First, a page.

How well can psychotherapists and their clients judge from personal experience whether therapy has been effective? Not well at all, according to a paper by Scott Lilienfeld and his colleagues. The fear is that this can lead to the continued practice of ineffective, or even harmful, treatments.The authors point out that, like the rest of us, clinicians are subject to four main biases that skew their ability to infer the effectiveness of their psychotherapeutic treatments. This includes the mistaken belief that we see the world precisely as it is (naive realism), and our tendency to pursue evidence that backs our initial beliefs (the confirmation bias). The other two are illusory control and illusory correlations - thinking we have more control over events than we do, and assuming the factors we're focused on are causally responsible for observed changes.These features of human thought lead to several specific mistakes that psychotherapists and others commit when they make claims about the effectiveness of psychological therapies. Lilienfeld's team call these mistakes "causes of spurious therapeutic effectiveness" or CSTEs for short. The authors have created a taxonomy of 26 CSTEs arranged into three categories.The first category includes 15 mistakes that lead to the perception that a client has improved, when in fact he or she has not. These include palliative benefits (when the client feels better about their symptoms without actually showing any tangible improvement); confusing insight with improvement (when the client better understands their problems, but does not actually show recovery); and the therapist's office error (confusing a client's presentation in-session with their behaviour in everyday life).The second category consists of errors that lead therapists and their clients to infer that symptom improvements were due to the therapy, and not some other factor, such as natural recovery that would have occurred anyway. Among these eight mistakes are a failure to recognise that many disorders are cyclical (periods of recovery interspersed with phases of more intense symptoms); ignoring the influence of events occurring outside of therapy, such as an improved relationship or job situation; and the influence of maturation (disorders seen in children and teens can fade as they develop).The third and final category of errors are those that lead to the assumption that improvements are causes by unique features of a therapy, rather than factors that are common to all therapies. Examples here include not recognising placebo effects (improvements stemming from expectations) and novelty effects (improvements due to initial enthusiasm).To counter the many CSTEs, Lilienfeld's group argue we need to deploy research methods including using well-validated outcome measures, taking pre-treatment measures, blinding observers to treatment condition, conducting repeated measurements (thus reducing the biasing impact of irregular everyday life events), and using control groups that are subjected to therapeutic effects common to all therapies, but not those unique to the treatment approach under scrutiny. "CSTEs underscore the pressing need to inculcate humility in clinicians, researchers, and students," conclude Lilienfeld and his colleagues. "We are all prone to neglecting CSTEs, not because of a lack of intelligence but because of inherent limitations in human information processing. As a consequence, all mental health professionals and consumers should be sceptical of confident proclamations of treatment breakthroughs in the absence of rigorous outcome data."_________________________________ Lilienfeld, S., Ritschel, L., Lynn, S., Cautin, R., & Latzman, R. (2014). Why Ineffective Psychotherapies Appear to Work: A Taxonomy of Causes of Spurious Therapeutic Effectiveness Perspectives on Psychological Science, 9 (4), 355-387 DOI: 10.1177/1745691614535216 --further reading--When therapy causes harmPost written by Christian Jarrett (@psych_writer) for the BPS Research Digest.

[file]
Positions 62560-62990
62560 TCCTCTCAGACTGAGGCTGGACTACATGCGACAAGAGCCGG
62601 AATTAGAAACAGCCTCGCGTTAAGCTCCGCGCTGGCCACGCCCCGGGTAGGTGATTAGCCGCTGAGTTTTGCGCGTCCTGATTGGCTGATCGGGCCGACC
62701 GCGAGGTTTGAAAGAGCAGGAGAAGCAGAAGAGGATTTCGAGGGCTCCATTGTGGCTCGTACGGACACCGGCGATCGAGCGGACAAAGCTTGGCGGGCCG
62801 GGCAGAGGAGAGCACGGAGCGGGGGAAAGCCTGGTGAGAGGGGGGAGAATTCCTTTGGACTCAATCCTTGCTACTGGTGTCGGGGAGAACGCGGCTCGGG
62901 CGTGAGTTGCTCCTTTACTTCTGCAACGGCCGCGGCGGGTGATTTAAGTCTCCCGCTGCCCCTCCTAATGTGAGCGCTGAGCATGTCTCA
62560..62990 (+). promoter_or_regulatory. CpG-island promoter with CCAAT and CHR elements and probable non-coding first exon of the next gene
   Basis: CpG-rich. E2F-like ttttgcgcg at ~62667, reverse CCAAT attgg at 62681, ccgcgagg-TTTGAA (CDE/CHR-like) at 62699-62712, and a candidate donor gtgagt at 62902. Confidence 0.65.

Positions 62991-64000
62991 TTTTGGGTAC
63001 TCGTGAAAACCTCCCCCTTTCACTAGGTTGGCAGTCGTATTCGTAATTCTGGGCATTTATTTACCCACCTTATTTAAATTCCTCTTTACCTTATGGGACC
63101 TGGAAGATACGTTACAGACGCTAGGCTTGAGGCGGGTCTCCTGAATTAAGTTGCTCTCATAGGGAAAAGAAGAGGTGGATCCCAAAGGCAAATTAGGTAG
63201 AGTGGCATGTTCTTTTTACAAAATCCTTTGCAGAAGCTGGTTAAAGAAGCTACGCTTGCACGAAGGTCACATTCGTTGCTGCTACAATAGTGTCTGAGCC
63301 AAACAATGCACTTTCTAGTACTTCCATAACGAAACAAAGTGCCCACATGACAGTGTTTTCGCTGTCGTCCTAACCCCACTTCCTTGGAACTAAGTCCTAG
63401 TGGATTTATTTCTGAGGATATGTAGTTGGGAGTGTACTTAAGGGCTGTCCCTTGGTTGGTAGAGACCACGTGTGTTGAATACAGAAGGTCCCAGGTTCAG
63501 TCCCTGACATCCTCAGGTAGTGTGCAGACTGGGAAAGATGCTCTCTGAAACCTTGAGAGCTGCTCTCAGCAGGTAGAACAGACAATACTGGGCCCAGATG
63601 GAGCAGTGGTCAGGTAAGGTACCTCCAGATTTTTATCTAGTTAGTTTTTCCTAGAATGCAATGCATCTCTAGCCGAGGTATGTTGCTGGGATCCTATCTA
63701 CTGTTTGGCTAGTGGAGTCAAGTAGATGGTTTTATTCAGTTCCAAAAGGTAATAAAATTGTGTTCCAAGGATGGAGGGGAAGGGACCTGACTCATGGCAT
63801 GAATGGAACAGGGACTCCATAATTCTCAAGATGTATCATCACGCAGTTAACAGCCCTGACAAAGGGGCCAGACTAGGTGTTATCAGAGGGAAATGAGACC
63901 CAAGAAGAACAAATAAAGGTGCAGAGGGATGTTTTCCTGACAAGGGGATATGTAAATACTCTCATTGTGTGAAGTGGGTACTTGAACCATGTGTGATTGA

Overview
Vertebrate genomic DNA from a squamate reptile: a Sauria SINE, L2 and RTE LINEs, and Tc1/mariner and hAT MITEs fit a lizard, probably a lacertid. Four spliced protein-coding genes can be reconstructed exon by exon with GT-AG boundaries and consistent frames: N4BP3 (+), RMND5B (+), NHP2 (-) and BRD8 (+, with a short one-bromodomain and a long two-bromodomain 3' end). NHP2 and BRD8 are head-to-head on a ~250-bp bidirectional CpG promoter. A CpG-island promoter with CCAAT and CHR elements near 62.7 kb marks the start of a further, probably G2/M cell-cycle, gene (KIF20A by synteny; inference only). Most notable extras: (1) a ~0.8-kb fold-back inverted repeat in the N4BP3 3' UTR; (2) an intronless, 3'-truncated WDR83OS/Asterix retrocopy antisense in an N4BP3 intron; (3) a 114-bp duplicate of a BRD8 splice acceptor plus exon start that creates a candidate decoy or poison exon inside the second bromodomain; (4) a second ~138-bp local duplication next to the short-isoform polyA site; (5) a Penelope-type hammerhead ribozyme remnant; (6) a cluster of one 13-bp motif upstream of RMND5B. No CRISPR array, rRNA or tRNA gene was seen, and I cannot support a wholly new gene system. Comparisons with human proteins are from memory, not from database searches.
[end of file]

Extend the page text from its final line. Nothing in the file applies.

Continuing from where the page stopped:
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  • July 28, 2014
  • 07:45 AM
  • 29 views

Plastic bags responsible for outrageous lack of cute pink piglets

by Stephanie Swift in mmmbitesizescience

Most of us now subscribe to the idea that plastic bags are bad for the environment. Hence, droves of people turn up at their local supermarket with a sturdy jute bag in tow. Now, there’s evidence that the items that … Continue reading →... Read more »

  • July 28, 2014
  • 06:56 AM
  • 18 views

Model Predicts Carbon Components’ Performance as Electrodes

by dailyfusion in The Daily Fusion

Researchers at the Lawrence Livermore National Laboratory and Rice University have created a theoretical model that predicts how carbon components will perform as anodes in lithium-ion batteries.... Read more »